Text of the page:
New fossil discovered could be world’s oldest bird
The title of the oldest bird ever to have walked on the Earth could go to a new contender. The Archaeopteryx (pictured) was initially thought to be the earliest bird known to science, however, a new creature has come into the frame.
The small, feathered, “Dawn” bird, is the same size as a pheasant (it measured 50cm from its beak to the tip of its tail) and lived around 160m years ago, which is 10m years before the Archaeopteryx.
This new species, which has been named Aurornis xui by scientists, had claws and a long tail as well as front and hind legs, similar to those of Archaeopteryx. However, some features of its bones were far more primitive.
The fossil was encased in sedimentary rock and preserved traces of downy feathers along the creature’s tail, neck and chest, however, the absence of any larger feathers suggests that this animal wasn’t able to fly.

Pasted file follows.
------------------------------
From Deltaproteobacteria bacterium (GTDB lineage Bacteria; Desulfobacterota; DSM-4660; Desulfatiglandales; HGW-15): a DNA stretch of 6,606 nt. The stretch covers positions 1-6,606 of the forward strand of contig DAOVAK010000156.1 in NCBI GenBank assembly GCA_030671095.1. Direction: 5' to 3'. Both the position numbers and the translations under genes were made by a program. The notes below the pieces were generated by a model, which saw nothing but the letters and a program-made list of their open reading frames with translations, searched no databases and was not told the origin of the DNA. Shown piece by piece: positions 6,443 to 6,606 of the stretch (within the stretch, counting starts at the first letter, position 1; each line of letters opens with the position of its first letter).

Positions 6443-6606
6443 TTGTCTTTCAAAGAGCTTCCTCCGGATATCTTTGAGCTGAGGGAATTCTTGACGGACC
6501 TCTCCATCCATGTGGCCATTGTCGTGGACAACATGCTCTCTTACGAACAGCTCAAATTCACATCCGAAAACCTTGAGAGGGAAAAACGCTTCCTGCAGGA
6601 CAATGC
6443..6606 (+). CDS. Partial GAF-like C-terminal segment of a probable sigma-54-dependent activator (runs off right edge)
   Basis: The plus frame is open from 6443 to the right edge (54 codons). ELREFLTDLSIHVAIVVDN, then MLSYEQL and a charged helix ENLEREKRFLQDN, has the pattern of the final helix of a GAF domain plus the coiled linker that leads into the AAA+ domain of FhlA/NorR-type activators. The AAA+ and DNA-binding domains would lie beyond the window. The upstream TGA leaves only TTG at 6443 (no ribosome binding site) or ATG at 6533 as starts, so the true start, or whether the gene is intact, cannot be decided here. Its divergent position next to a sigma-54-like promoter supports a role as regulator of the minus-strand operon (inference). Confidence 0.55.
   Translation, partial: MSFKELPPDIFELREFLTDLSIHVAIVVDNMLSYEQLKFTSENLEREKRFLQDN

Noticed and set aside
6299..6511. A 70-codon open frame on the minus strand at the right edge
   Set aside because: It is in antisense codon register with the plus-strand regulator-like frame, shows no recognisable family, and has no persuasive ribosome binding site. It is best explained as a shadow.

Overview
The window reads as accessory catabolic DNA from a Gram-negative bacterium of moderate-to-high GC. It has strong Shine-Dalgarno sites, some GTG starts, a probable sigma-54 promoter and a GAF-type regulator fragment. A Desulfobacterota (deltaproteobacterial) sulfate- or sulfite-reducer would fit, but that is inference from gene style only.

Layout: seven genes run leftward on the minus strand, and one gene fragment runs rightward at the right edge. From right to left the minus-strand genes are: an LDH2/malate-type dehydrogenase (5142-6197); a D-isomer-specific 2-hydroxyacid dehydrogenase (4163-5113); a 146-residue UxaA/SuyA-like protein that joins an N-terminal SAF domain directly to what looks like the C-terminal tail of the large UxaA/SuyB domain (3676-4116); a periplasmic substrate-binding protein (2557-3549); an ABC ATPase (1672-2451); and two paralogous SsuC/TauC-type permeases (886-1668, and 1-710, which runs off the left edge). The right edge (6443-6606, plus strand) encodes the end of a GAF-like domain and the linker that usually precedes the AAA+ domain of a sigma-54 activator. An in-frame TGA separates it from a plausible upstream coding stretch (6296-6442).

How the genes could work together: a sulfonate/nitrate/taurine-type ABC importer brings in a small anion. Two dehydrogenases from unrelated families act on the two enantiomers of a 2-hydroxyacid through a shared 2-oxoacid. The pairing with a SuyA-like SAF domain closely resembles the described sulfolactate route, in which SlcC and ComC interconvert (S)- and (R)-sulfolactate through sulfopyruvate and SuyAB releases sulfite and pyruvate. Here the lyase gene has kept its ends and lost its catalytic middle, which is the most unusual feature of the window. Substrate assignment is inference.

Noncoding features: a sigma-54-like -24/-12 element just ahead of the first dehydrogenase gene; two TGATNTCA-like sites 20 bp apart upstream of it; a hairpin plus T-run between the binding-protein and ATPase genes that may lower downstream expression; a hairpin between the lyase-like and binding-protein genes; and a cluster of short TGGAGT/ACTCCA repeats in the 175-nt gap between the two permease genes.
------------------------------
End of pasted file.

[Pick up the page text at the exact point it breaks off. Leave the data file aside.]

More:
This new Aurornis could push the Archaeopteryx off its perch as the oldest member of the bird lineage.
The Archaeopteryx currently holds one of the most prized positions in evolutionary history. It’s fossil was first discovered in 1861 in Germany and it was the proof that modern birds had evolved from dinosaurs. It was also the first fossil to support Darwin’s theory of evolution, which had been published two years earlier.
Researchers named the new species Aurornis xui because it marks the earliest days of the evolutionary path that led to modern birds. Aurornis combines aurora, the Latin for dawn, and ornis, the Greek for bird. The second part of the name, xui, honours Xu Xing, a Chinese palaeontologist, according to a report in Nature.
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Picture: Denise Chan